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MIT’s Alumnus Makes Petroleum Products Alternatives with Synthetic Biology

Yusuf Balogun
Yusuf Balogun
Yusuf is a law graduate and freelance journalist with a keen interest in tech reporting.

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Visolis, an MIT’s founded alumnus startup, is combining synthetic biology with chemical catalysis to reinvent the way the world makes things and reduce gigatons of greenhouse gas emissions in the process. The startup harnessed synthetic biology to make sustainable alternatives to petroleum products and is currently working to decarbonize the production of everything from rubber to jet fuel.

Founded by Deepak Dugar SM ’11, MBA ’13, Ph.D. ’13, Visolis uses a microbe to ferment biomass waste like wood chips and create a molecular building block called mevalonic acid – which is more sustainably producing everything from car tires and cosmetics to aviation fuels by tweaking the chemical processes involved to make different byproducts.

“We started with [the rubber component] isoprene as the main molecule we produce [from mevalonic acid], but we’ve expanded our platform with this unique combination of chemistry and biology that allows us to decarbonize multiple supply chains very rapidly and efficiently,” Dugar explains. “Imagine carbon-negative yoga pants. We can make that happen. Tires can be carbon-negative, personal care can lower its footprint — and we’re already selling into personal care. So in everything from personal care to apparel to industrial goods, our platform is enabling decarbonization of manufacturing.”

Dugar studied the economics of employing microbes to produce high-octane gas additives for his Ph.D. He also took classes at the MIT Sloan School of Management on sustainability and entrepreneurship, including the particularly influential Climate and Energy Ventures course. The experience inspired him to start the company.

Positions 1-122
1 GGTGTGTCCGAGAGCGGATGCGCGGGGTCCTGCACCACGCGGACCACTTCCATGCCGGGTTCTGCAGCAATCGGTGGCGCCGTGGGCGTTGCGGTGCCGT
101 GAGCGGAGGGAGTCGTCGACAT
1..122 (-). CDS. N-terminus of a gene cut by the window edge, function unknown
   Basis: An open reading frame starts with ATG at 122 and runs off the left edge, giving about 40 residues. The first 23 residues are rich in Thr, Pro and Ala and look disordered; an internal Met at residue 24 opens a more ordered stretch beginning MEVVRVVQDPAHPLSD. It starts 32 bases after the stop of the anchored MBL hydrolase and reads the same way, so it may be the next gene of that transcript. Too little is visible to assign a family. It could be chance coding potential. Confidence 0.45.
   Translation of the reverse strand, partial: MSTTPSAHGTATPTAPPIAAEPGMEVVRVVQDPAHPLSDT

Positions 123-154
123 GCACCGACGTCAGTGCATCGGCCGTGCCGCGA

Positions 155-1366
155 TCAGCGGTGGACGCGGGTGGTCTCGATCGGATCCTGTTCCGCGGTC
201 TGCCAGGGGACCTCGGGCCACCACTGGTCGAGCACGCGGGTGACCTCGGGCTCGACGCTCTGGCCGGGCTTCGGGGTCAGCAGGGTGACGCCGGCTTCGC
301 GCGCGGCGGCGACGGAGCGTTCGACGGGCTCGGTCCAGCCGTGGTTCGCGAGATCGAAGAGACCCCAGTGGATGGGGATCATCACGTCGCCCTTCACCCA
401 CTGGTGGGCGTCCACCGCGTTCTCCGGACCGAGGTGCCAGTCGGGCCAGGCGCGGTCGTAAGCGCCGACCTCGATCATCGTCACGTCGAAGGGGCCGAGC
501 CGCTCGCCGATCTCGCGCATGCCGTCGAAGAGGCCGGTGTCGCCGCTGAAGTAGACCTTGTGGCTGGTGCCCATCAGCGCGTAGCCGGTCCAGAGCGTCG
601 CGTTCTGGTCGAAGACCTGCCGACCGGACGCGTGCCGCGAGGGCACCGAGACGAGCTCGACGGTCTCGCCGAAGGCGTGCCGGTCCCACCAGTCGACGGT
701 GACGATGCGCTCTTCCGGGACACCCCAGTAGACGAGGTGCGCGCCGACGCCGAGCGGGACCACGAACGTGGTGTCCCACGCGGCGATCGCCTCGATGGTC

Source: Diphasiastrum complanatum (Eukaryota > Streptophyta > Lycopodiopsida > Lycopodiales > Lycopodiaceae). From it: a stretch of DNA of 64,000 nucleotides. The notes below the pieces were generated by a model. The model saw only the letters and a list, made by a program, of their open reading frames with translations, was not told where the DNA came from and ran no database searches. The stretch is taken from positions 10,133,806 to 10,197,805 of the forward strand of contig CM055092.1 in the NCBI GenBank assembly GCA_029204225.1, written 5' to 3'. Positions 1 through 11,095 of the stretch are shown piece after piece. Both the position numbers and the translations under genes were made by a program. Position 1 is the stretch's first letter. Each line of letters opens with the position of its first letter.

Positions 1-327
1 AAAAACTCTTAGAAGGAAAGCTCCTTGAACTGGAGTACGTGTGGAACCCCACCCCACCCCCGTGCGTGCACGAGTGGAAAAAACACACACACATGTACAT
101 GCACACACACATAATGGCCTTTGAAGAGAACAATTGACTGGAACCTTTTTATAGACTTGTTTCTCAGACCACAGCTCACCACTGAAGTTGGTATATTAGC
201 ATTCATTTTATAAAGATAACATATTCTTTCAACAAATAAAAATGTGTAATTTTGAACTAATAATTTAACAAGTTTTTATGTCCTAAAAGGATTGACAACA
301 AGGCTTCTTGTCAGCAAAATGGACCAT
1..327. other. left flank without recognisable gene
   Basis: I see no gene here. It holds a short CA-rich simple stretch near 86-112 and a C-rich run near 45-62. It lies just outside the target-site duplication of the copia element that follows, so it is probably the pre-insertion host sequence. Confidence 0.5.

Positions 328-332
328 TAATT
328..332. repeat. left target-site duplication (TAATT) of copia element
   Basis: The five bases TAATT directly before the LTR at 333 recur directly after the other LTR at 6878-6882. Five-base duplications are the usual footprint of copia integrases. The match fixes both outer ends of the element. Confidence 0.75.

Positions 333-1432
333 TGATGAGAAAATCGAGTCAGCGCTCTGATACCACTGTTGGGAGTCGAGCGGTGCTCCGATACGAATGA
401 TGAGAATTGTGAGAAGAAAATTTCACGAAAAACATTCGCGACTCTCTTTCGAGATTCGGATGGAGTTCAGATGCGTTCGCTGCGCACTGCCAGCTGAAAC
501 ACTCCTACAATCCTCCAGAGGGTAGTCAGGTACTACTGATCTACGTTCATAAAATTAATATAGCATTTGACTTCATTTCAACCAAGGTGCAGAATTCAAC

After reviewing recent developments in synthetic biology and performing some calculations based on fundamental principles, Dugar came to the conclusion that a microbial approach to cleaning up the manufacture of rubber was practical. He collaborated with colleagues at MIT to test the theory and took part in the MIT Clean Energy Prize.

Less than two years later, Dugar was able to create a microbe that met 80% of his requirements for producing the intermediate chemical mevalonic acid by using synthetic biology and engineering principles like design-for-scale. From there, he created a chemical catalysis method to change mevalonic acid into isoprene, which is the primary substance in natural rubber. Since then, Visolis has obtained further chemical conversion patents for the production of textiles, plastics, and aviation fuel from mevalonic acid.

“We’re working with leading companies to help them decarbonize aviation,” Dugar says. “If you look at the lifecycle of fuel, the current petroleum-based approach is we dig out hydrocarbons from the ground and burn it, emitting CO2 into the air. In our process, we take plant matter, which affixes to CO2 and captures renewable energy in those bonds, and then we transfer that into aviation fuel plus things like synthetic rubber, yoga pants, and other things that continue to hold the carbon. So, our factories can still operate at net zero carbon emissions.”

Dugar intends to demonstrate the effectiveness of the company’s method in further emissions-intensive industries. Visolis has already collaborated with some of the prominent consumers of isoprene, a precursor to rubber, in the world. The startup is already generating millions of dollars in revenue, and Dugar says his goal is to scale the company rapidly now that its platform molecule has been validated.

SourceMIT News


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